Thank you for sharing!

Your article was successfully shared with the contacts you provided.

If you can smell it, it can hurt you. That contention has churned up debate among condominium owners over the right to smoke cigarettes in one’s own unit versus a neighbor’s right to breathe clean air. Lawsuits are being filed around the nation, and some attorneys who represent Florida condominium associations say the issue could soon be coming to a court here. Coral Gables real estate agent Ana Anderson moved out of her Silver Palms condo last month because her neighbors’ smoke was seeping into her walls and through her ventilation system. Minimally, Anderson wants to recoup the cost of medical bills, sealing off her apartment from smoke, and wages lost due to illness. She also wants Silver Palms to become a smoke-free building. She said she will sue if she has to and is in the process of hiring attorneys who are well-versed in the issues. Anderson now lives in the in-law quarters of a house she owns. It is smoke-free and she has control over the environment. Anderson became physically ill several days after her November move into her new condo. She muscled through her allergic reactions before asking the condo association for help to seal off smoke wafting in from two neighbors’ apartments, one next door and one beneath her unit. Her neighbors at the Dadeland-area complex were sympathetic, and tried to remedy the situation but could not, she said. They washed down their walls with bleach, but fresh second-hand smoke kept pouring in, according to Anderson. Had her neighbors stopped smoking, the air would have cleared up in a very short while, she said. “I understand that people have a right to do what they want [in their own homes] but here’s the problem: I spent over $2,000 sealing my apartment from smoke,” Anderson said. Condo association members will not reimburse her, Anderson said. Nor will they revise the association documents to prohibit smoking. Anderson’s former attorney, Bart Ostrzenski of Deerfield Beach, sent a certified letter on May 19 to Silver Palms’ attorney Robert E. Paige of Miami, outlining Anderson’s difficulties and how they could be resolved. Paige never responded, according to Anderson. Ostrzenski said that Paige’s silence didn’t surprise him, but he was taken aback by the complexity of the dispute. “The issue of smoking in a condominium is a fundamentally difficult and expensive issue for any condominium to tackle. On the one side, the association has a responsibility to protect its owners and residents from nuisances. To nonsmokers, smoking is obviously a nuisance,” Ostrzenski said. “On the other side, there are those who believe that smoking is a personal choice, which should not be regulated by a condominium association, especially when such regulation is imposed upon what you do in your own home. To a smoker, this is a very direct intrusion into their homes.” Silver Palms’ board president Tito E. Sanchez declined comment and referred questions to The Continental Group in Hollywood, which manages Silver Palms. Continental spokeswoman Yra Saab-Tro said her company and Silver Palms building manager Karen Castro have been very responsive to and concerned about Anderson’s needs. “When Ana came to the manager with concerns, she responded immediately,” Saab-Tro said. Castro ordered smoke-sensitivity tests, sent in a structural engineer, and even purchased special light bulbs for Anderson, said Saab-Tro. The light bulbs diffuse the smell of smoke and cost a pricey $40 a piece, Saab-Tro said. By the time Castro obtained the bulbs, Anderson had already moved out of her condo, Saab-Tro said. “Ana is a lovely lady and we tried the best we could to help her,” Saab-Tro said. CONTENTIOUS ISSUE Marc Rodriguez, a property manager with Four Points Property Management in Hialeah, acknowledges that the smoking issue is contentious and a smoking ban may be the only solution. While none of his clients are engaged in the dispute, Rodriguez said he has faced situations in the past where homeowners complained about smoke coming from nearby units through attics and vents. “Fortunately, they were all resolved somewhat amicably among the homeowners or board,” Rodriguez said. “However, in the future there may be situations that cannot be resolved so amicably and where a smoking ban may play a large roll.” This is relatively new territory for Miami attorney Patrick Russell. “Wow, that could be a firestorm, pardon the pun,” said Russell of Russell Law. “[I'm] not sure if there is a constitutional or protected right to smoke that could stop such a movement.” Condo associations traditionally have great latitude in regulation, but that might be taking it a bit far, Russell said. “Where does it end? A future attempt to regulate the music or movies you listen to? How about the type of clothes it’s members wear?” he asked. Becker & Poliakoff attorney Kevin Edwards said that Florida’s Supreme Court stated there is no constitutional right to smoke when it ruled that a government could refuse to hire smokers. But the court’s ruling in Kurtz v. City of North Miami, doesn’t address smoking inside a private unit, he said. So far, local attorneys can only point to Merrill v. Bosser, a 2005 Broward case that has come to be known as the Palm-Aire decision. A condo owner was court-ordered to make improvements to his unit in order to prevent smoke from entering the apartment below, said Lisa Magill, an attorney in Becker & Poliakoff’s Fort Lauderdale office, and editor of the firm’s newsletter and blog. “The upstairs owner frequently smoked on his balcony and it became a nuisance to the owner below,” Magill said. Nuisance, trespass and breach of the covenant of quiet enjoyment are arguments traditionally used against fellow tenants over noise. They’ve been co-opted by anti-smoking activists. Edwards said other states have upheld restrictions against smoking in a home and have awarded damages as a result of second-hand smoke, he said. A California court decision prohibited an owner from smoking in his own garage because the smoke permeated into neighboring condo units, Edwards said. Amending condo documents is all it would take to outlaw smoking in one’s apartment, said Hollywood attorney Eric Glazer. “I say this because in Woodside v. Jahren, the Florida Supreme Court [stated that] from the outset, courts have recognized that condominium living is unique and involves a greater degree of restrictions upon the rights of the individual unit owners when compared to other property owners,” Glazer said in an e-mail. COMPETING INTERESTS Donna DiMaggio Berger, managing partner of Katzman Garfinkel and Berger, is also executive director of the Community Advocacy Network, which provides education, outreach and advocacy programs to community associations throughout the state. “Naturally, there are competing interests at play,” said Berger, who has blogged on the subject. Smokers are owners and enjoy the same real property rights as nonsmokers, she said. Reiterating traditional arguments, Berger called unwelcome smoke a nuisance and health risk. She expects to see many more condo disputes and court cases in the immediate near future. So do others. Especially since the New England Journal of Medicine published a June report calling for a complete smoking ban in any housing project receiving public money. U.S. Housing and Urban Development has not required such draconian measures, but has the power to do so, according to the NEJM article. If public housing enforces these changes, the private market may not be far behind. How this would affect the already volatile real estate market is an issue now under discussion within Florida’s condo community. Magill said that community associations are all struggling to make ends meet. “When boards are facing choices that involve paying FPL or for the waste removal contract this month, they are not filing actions against homeowners for violations of use restrictions,” Magill said. “Associations are in some cases relaxing, and in others completely waiving, certain use restrictions to improve the desirability of the property in order to attract tenants or purchasers.” Naples real estate agent Michele Harrison said properties clear of smoke sell better but banning smoking might violate private property rights. “I would not want to see that type of restriction put on a property owner,” Harrison said. There is a problem ridding the apartment of residual odor once the smoker moves out, she said. “I have had prospects walk in a door and immediately out the door because they detect the smell in the home,” Harrison said. Anderson said she couldn’t give her condo away in this market. “I did put it up for rent. A new [tenant] moved in on Monday,” said Anderson.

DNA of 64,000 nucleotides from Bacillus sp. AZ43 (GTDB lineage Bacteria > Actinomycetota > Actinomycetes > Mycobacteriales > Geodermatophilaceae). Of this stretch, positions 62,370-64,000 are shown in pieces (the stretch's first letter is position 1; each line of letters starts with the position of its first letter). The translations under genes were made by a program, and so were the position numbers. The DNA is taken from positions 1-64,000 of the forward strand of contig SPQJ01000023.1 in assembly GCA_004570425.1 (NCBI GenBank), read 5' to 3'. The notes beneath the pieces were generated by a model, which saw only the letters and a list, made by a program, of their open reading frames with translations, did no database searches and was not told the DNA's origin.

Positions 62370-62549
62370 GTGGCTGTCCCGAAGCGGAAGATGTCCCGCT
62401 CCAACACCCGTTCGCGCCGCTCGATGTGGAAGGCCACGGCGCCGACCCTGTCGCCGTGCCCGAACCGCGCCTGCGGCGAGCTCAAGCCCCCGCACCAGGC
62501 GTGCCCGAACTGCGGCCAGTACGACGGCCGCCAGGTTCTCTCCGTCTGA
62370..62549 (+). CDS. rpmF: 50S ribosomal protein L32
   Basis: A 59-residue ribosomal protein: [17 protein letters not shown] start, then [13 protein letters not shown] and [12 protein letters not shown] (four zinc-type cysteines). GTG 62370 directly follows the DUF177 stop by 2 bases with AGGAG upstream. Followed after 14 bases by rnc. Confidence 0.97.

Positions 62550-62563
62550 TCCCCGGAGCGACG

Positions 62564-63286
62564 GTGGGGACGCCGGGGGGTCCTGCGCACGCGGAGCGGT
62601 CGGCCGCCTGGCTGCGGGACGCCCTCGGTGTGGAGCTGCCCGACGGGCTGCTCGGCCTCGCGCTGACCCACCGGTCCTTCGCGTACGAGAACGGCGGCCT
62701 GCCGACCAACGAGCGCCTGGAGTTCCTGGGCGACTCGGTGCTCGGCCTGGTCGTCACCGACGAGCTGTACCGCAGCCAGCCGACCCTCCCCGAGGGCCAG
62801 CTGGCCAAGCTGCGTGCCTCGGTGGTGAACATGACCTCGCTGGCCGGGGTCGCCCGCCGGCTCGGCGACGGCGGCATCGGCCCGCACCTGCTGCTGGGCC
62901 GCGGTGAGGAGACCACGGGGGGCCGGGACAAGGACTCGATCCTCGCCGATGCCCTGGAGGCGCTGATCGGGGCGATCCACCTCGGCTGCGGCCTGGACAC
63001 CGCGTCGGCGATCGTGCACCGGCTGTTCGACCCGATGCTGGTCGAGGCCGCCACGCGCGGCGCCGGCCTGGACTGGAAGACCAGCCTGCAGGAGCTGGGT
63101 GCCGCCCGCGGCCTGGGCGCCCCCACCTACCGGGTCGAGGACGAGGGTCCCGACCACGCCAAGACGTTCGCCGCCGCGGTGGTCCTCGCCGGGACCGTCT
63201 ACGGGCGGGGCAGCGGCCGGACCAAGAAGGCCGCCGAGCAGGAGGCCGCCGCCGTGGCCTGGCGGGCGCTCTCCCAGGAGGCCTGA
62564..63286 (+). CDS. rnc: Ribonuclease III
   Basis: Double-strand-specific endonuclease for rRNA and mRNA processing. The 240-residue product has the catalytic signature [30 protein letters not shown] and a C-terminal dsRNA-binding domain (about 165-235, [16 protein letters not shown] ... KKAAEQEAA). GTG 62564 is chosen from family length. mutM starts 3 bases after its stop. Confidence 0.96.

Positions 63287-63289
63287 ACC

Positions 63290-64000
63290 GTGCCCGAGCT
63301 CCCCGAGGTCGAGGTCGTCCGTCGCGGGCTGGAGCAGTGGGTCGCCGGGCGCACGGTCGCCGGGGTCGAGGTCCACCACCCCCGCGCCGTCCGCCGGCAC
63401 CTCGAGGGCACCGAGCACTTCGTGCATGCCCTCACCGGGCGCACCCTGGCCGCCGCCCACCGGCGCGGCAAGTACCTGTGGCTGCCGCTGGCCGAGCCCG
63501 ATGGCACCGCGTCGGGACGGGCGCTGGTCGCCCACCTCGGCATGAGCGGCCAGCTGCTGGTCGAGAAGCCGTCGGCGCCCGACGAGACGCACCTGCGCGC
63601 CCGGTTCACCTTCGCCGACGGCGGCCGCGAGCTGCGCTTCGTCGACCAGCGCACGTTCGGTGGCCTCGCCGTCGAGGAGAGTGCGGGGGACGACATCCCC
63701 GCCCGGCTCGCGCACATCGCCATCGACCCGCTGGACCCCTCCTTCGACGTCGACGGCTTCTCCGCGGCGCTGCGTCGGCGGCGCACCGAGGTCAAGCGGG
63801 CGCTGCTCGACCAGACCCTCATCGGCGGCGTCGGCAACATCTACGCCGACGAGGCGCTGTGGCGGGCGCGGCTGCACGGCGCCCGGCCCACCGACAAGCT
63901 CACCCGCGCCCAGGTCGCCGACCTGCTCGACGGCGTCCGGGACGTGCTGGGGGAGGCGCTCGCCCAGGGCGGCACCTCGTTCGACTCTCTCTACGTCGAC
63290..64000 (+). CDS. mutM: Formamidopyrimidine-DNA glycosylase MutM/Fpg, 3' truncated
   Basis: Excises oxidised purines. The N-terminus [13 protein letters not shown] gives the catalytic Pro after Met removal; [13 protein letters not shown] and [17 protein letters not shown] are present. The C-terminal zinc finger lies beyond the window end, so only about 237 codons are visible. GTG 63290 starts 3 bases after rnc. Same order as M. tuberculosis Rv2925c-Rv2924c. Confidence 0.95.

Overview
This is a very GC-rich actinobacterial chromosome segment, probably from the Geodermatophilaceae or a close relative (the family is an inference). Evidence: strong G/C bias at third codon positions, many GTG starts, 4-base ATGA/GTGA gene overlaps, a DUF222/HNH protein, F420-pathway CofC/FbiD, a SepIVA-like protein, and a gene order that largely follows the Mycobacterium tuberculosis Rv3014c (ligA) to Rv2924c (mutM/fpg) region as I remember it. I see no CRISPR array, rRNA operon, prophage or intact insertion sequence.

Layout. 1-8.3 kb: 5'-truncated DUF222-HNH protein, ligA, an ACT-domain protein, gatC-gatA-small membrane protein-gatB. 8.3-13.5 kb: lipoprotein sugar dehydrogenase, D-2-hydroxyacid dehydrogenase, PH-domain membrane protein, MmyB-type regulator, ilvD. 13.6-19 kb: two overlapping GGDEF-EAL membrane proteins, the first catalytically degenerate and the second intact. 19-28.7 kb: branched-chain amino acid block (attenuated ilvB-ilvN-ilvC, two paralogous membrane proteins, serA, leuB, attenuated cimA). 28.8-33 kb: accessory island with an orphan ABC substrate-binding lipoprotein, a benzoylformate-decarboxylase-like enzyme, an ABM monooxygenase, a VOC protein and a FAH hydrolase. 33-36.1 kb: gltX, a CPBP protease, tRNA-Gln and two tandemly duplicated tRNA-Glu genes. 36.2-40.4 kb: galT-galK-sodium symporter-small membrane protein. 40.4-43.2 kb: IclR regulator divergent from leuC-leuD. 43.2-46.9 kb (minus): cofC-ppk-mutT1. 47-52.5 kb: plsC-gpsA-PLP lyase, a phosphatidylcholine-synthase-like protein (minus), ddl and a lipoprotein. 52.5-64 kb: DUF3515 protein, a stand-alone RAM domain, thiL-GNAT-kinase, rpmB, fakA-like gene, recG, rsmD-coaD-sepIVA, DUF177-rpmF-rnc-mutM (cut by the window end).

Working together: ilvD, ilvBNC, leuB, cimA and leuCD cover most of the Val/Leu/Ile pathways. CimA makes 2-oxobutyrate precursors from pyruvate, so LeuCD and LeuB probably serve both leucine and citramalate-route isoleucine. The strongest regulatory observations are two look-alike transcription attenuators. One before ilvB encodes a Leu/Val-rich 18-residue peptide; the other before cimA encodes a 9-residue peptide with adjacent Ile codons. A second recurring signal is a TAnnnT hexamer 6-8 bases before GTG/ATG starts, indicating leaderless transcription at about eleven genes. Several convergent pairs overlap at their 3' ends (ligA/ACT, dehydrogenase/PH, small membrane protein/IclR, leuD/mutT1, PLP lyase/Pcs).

This content has been archived. It is available through our partners, LexisNexis® and Bloomberg Law.

To view this content, please continue to their sites.

Not a Lexis Advance® Subscriber?
Subscribe Now

Not a Bloomberg Law Subscriber?
Subscribe Now

Why am I seeing this?

LexisNexis® and Bloomberg Law are third party online distributors of the broad collection of current and archived versions of ALM's legal news publications. LexisNexis® and Bloomberg Law customers are able to access and use ALM's content, including content from the National Law Journal, The American Lawyer, Legaltech News, The New York Law Journal, and Corporate Counsel, as well as other sources of legal information.

For questions call 1-877-256-2472 or contact us at [email protected]


ALM Legal Publication Newsletters

Sign Up Today and Never Miss Another Story.

As part of your digital membership, you can sign up for an unlimited number of a wide range of complimentary newsletters. Visit your My Account page to make your selections. Get the timely legal news and critical analysis you cannot afford to miss. Tailored just for you. In your inbox. Every day.

Copyright © 2021 ALM Media Properties, LLC. All Rights Reserved.